DEMONSTRATORS HOLD BANNERS and Turkish and Palestinian flags as they shout slogans during a protest against US President Donald Trump’s recognition of Jerusalem as Israel’s capital, after Friday prayers at Haci Bayram Mosque in Ankara, in December..
(photo credit: REUTERS)
President Donald Trump’s December 6 decision to officially recognize Jerusalem as the capital of Israel caused a wave of outrage throughout the Middle East and beyond. In recent days remarkable diplomatic activity was directed by Turkey at mobilization of international opinion against Israel and United States. Particularly, the Turkish president threw his political weight behind convening the Organization of Islamic Cooperation (OIC), the largest organization in the Middle East, against the decision and co-sponsoring the United Nations General Assembly resolution to delegitimize Trump’s initiative in the global arena.
This Turkish engagement was not a sporadic outburst of anger, but rather part of an ongoing policy aimed at challenging US interests in the region. The reasons behind this policy are worth exploring.
For many reasons, Turkish efforts to delegitimize Washington’s decision on Jerusalem lacked practical utility. Turkish President Recep Tayyip Erdogan’s plans to convene the OIC and demonstrate solidarity among the Muslim-majority countries didn’t go as the Turkish leader would have wished, with Saudi Arabia, Egypt, Bahrain and the UAE all sending low-level officials to the event. Further, while the Turkey- sponsored UNGA resolution vote managed to reveal that the US and Israel are in a minority over the issue of Jerusalem, the resolution itself will not be of any practical use in resolving the conflict, like most UNGA resolutions against Israel.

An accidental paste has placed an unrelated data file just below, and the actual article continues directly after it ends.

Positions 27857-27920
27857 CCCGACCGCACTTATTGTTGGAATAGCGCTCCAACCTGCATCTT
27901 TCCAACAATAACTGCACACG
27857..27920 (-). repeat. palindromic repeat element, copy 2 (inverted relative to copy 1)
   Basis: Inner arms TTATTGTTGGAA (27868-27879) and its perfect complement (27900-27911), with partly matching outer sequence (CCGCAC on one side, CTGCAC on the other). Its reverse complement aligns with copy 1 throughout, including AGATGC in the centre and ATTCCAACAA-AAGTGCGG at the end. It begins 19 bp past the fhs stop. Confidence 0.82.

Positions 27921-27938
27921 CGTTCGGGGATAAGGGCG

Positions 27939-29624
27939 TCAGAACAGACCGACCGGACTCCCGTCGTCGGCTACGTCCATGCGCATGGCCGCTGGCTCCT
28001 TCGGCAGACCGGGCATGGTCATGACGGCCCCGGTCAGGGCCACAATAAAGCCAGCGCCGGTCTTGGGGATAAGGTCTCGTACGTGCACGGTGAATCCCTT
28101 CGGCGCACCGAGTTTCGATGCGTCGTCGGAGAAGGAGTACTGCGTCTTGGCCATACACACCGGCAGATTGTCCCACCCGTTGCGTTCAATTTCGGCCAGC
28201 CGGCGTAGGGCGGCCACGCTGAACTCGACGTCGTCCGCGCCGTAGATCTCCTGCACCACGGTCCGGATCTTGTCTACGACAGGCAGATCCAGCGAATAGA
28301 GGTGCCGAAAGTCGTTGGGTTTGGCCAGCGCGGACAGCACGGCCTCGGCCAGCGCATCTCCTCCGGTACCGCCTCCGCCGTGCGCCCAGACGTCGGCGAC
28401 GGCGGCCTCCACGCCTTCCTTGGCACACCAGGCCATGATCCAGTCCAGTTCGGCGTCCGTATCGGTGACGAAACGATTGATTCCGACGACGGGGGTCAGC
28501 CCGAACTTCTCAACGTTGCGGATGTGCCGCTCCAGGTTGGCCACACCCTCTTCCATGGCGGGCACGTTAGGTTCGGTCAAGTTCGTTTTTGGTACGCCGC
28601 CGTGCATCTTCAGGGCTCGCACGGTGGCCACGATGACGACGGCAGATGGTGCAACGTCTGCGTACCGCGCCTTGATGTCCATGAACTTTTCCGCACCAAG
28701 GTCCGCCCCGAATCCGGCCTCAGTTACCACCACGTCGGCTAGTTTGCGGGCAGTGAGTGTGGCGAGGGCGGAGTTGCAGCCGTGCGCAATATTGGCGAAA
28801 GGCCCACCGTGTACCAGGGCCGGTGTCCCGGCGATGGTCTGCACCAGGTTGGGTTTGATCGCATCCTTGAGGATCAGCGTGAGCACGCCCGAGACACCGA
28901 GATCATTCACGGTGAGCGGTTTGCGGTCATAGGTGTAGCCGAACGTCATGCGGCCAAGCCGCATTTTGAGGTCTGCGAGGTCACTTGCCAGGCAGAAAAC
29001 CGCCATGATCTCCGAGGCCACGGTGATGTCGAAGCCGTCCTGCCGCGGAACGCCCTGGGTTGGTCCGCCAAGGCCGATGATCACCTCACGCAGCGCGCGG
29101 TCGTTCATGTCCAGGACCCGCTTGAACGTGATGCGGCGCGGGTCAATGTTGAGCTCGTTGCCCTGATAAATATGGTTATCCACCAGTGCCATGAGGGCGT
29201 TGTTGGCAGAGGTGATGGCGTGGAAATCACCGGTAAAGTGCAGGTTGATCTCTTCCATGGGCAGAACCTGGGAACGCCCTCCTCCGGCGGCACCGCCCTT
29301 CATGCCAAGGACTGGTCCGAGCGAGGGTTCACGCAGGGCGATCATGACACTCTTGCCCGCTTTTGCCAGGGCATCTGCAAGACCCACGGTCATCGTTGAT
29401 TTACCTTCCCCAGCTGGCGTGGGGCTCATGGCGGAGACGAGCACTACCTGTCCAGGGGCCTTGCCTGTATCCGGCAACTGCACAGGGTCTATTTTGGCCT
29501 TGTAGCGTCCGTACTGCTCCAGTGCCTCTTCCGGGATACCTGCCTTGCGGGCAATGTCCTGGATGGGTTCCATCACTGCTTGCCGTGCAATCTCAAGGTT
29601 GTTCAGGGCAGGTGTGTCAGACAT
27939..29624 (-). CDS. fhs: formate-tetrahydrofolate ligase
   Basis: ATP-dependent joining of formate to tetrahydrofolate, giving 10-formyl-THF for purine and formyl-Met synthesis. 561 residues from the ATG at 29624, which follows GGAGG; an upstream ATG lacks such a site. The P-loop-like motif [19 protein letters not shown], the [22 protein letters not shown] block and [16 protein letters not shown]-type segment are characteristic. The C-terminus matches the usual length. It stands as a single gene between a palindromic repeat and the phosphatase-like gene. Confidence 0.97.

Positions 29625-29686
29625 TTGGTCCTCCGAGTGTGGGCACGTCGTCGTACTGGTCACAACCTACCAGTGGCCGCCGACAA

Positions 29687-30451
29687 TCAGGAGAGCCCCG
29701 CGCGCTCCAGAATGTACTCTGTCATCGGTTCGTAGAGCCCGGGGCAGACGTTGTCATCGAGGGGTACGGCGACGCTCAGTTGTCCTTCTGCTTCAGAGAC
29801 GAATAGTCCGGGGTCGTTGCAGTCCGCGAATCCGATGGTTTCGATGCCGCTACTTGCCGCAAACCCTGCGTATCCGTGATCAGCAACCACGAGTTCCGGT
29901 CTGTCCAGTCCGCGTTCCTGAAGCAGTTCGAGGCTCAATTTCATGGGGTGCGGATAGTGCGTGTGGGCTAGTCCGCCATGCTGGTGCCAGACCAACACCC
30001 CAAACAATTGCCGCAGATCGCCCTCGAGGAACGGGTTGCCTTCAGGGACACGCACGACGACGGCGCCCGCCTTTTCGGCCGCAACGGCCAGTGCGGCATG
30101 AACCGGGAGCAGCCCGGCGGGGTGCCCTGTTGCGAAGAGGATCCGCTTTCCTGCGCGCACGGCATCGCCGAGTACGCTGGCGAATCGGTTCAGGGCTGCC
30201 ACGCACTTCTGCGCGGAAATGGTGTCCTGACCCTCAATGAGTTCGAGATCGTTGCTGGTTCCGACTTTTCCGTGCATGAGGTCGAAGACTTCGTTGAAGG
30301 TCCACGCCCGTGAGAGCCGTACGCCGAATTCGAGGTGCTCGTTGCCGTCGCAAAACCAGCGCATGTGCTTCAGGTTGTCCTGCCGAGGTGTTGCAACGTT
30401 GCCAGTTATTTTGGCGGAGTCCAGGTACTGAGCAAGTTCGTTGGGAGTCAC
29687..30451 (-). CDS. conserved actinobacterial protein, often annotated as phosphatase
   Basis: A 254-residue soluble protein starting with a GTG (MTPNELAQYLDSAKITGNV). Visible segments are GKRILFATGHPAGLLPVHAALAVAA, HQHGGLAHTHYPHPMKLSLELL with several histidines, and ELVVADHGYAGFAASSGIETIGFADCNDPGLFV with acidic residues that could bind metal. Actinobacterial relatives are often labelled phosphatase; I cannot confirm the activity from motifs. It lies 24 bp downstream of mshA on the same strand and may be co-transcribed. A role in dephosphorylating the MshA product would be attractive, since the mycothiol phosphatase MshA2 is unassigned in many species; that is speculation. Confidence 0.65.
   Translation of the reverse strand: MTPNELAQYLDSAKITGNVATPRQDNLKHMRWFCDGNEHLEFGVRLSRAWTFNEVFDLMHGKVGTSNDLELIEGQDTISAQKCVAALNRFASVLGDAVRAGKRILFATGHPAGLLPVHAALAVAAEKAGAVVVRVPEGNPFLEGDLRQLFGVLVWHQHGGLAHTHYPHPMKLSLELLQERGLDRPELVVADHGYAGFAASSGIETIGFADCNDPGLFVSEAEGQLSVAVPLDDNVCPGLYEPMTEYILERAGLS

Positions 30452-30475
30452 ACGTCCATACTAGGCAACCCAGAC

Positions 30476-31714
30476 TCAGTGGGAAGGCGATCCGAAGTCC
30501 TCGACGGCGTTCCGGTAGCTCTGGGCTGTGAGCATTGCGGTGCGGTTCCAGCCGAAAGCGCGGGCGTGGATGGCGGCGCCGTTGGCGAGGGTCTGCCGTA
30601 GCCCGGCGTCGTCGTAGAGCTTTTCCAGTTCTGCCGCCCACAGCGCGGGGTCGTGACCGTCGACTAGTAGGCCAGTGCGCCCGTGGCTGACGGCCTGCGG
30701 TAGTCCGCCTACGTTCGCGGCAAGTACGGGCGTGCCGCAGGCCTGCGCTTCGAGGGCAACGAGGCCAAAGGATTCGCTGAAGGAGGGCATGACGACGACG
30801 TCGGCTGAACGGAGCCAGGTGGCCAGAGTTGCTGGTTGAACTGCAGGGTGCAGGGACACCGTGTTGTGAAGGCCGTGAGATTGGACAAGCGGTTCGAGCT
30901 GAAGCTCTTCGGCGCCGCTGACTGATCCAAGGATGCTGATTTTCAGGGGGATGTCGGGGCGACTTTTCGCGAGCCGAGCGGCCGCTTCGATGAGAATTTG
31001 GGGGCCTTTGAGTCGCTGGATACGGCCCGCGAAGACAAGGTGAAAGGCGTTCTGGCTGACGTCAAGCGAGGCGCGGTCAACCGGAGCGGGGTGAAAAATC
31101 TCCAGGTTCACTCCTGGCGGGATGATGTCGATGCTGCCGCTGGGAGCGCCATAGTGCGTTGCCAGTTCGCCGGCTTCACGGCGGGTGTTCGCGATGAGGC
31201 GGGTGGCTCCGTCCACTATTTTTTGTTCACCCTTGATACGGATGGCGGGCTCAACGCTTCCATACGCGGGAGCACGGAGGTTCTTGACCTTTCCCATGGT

The ultimate utility behind such engagement must thus be its symbolism.
Trump’s decision on Jerusalem was received by the Turkish public as an offense against its religious values. Therefore, the Turkish government was responding to domestic political demand in rallying support against it. But more importantly, Turkish decision-makers were motivated by a desire to demonstrate Turkey’s capacity to mobilize the international and regional community against US interests and initiatives.
Turkish foreign policy has been framed by negative changes in bilateral relations with Turkey’s major ally in the Middle East, the United States, and the Turkish reaction to these changes has consisted of a series of steps intended to send a clear signal to Washington that Ankara is too important on the global and regional stages to ignore the demands or pressure the political leadership of.
This style of foreign policy was developed as a result of concurrent process taking place in the region and Turkey itself. The Turkish ruling party, AKP or the Justice and Development Party, came to power in 2002 and gained legitimacy internationally as a moderate “Islamist” political force that the Bush administration was willing to use as a facilitating agent in the region within the framework of the US agenda of democracy promotion in the Middle East.